NBA Playoff Race War Semiotics: Part 2
Today, we journey West, as both our Asian and Jewish forebears have done in years past. I should note here that we chose to wait until the Playoffs for this racial review because only the highest achieving teams in the Association could possibly be considered either Asian or Jewish. If you're just tuning in, either scroll down or click here for Part 1. Also, be sure to check out our playoff coverage over at Deadspin over the next month.
[Also, thanks to T. for the amazing Juwan Howard picture.]
Bethlehem Shoals: Few things are as pronounced in post-war German culture as guilt over the Shoah. Lots of fervent Christians, especially those in Texas, have a strange obsession with living, breathing Jews. They like to touch them and marvel that their ancestors live in the Bible. Between their Deep South zealot coach and a star who's the equivalent of German liberalism, the Mavs are obviously going to be Jew-friendly. In fact, they've said I can run practice during the Finals.
Brown Recluse, Esq.: As a Japanese-American, it pains me to acknowledge that there are an awful lot of similarities between Germany and Japan. They both tried to take over the world, hate immigrants, and manufacture high-quality automobiles. Dirk's way too tall to be Japanese, but otherwise, he fits the bill. He doesn't want to stand out too much from his teammates, and he has that little goatee like Pat Morita. Also, Devin Harris is Chinese, Desagana Diop is Korean, and Josh Howard is Vietnamese.
BS: The Suns might be my favorite basketball team ever. I never enjoy watching them—instead, I bemoan the fact that the game will soon end, some other team will grace the screen, and things will be lacking. They make me hate my life, curse my family, and wallow in my own woeful inadequacy. In short, the effect they have on my NBA experience reinforces three of the most Jewish traits imaginable: self-doubt, complaining, and comic melancholy.
BR: Well, after reading Shoals's paragraph about the Suns, I'm convinced that he's Jewish, but the Phoenix Suns are clearly Asian. Steve Nash is a given: soft-spoken, humble, and works incredibly hard on his game and conditioning. But, it's the team as a whole that really embodies Asian values. Amare is only one extra letter away from "amae," a Japanese word meaning "indulgent dependence". Nash indulges his teammates with his incredible passing skills, and they in turn are dependent on him in order to amass their huge scoring totals. Much is made of how Marion is incapable of creating his own shot, and you can bet the Suns players truly appreciate the open looks Nash gets them on the perimeter.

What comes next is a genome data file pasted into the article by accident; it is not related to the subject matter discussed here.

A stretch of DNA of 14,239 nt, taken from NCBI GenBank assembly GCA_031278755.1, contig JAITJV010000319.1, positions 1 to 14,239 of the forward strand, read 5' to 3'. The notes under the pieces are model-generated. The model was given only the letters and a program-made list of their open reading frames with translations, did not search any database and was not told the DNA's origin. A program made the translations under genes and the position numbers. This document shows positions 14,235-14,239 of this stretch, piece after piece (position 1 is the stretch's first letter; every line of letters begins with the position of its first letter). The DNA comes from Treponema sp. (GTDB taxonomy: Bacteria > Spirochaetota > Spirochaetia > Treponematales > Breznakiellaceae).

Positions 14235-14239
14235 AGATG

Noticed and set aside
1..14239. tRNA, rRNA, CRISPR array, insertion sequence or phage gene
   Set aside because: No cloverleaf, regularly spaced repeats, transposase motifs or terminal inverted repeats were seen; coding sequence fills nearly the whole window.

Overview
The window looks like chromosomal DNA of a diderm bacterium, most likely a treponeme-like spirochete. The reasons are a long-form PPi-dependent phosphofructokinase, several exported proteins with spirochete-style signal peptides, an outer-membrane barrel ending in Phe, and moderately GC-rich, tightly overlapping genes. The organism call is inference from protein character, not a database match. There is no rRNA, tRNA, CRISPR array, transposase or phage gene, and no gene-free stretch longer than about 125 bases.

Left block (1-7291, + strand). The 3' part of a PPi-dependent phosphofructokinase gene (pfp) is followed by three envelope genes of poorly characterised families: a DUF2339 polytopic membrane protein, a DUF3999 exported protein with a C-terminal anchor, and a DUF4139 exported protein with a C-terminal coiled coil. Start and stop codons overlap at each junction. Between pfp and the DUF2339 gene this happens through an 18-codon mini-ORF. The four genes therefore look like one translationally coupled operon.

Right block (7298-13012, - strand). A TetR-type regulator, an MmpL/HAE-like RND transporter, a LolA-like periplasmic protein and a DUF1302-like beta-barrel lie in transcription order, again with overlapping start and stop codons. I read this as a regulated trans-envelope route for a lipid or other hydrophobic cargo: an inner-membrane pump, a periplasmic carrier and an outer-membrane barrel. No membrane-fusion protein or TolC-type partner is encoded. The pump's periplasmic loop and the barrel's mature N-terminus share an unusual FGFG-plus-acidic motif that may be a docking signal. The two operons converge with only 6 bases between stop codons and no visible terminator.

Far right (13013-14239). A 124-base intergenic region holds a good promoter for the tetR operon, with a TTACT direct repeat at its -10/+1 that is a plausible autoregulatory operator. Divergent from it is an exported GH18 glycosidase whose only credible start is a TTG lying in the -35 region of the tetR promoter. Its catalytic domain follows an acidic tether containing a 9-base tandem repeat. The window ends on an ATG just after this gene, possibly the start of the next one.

San Antonio Spurs
BS: After three seasons of very public effort, I will now admit that I cannot rationally explain my dislike of the Spurs. It's part aesthetics, part affect, part history and part highly personal truth. . . and yet, it isn't really any of these. So it is with this the construct called "Jewish identity." There's a bit of genetics, a religious canon, certain cultural values, and yes, some shrill delusion. And yet somehow no combination of these seems adequate. Thus, for making me better understand the elusive nature of Jewish identity, I claim the Spurs as my own.
BR: This may sound weird, but Tim Duncan has always reminded me a lot of my half-Korean cousin (wait, wasn't that the play Lincoln was watching when he got got?). They're both tall, have round faces, married white girls, and most importantly, have a quietly devious personality. Duncan's deviousness has been obscured because his game is all old-school fundamentals, causing the media to inaccurately label Duncan the individual as stoic and wholesome. Indeed, his Chinese fans call him the "Stone Buddha". In reality, Duncan is more similar to Sun Wukong, the Chinese Monkey King, who liked to play pranks and acheived greatness through craftiness.
BS: Um, no.